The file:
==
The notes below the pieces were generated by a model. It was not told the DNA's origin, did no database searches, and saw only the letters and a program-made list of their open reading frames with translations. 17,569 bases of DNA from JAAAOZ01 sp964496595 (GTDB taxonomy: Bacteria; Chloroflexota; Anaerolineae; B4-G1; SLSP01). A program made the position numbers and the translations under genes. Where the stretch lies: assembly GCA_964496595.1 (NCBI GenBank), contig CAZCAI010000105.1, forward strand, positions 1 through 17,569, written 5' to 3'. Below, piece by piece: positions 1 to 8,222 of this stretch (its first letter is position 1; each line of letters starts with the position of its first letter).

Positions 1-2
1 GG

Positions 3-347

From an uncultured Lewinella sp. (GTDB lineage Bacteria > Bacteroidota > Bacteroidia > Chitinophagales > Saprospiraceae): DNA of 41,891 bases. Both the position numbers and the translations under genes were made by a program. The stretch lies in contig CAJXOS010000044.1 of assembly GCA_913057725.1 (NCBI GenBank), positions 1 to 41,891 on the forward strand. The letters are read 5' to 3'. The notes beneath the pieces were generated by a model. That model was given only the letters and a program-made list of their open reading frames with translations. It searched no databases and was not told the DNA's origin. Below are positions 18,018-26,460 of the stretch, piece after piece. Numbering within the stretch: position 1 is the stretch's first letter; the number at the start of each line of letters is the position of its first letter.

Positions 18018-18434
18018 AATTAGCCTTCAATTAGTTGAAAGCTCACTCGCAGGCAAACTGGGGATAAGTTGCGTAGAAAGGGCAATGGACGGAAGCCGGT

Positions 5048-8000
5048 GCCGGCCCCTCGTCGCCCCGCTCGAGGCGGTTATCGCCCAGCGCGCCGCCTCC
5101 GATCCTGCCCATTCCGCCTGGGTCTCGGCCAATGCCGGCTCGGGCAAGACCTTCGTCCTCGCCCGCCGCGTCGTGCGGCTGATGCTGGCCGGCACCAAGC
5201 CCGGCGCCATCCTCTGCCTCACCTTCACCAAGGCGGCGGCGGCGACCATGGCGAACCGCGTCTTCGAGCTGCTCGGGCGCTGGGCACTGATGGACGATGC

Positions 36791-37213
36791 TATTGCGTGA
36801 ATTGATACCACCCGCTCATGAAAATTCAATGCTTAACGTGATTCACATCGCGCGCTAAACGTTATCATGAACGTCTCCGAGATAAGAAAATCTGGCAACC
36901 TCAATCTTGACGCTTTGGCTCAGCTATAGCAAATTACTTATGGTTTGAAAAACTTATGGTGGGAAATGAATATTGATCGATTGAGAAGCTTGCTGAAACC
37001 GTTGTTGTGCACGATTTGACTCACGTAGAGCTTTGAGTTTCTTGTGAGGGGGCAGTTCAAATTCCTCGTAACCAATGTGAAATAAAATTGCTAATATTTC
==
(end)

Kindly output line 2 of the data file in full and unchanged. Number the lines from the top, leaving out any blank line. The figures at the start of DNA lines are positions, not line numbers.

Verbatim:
Positions 1-2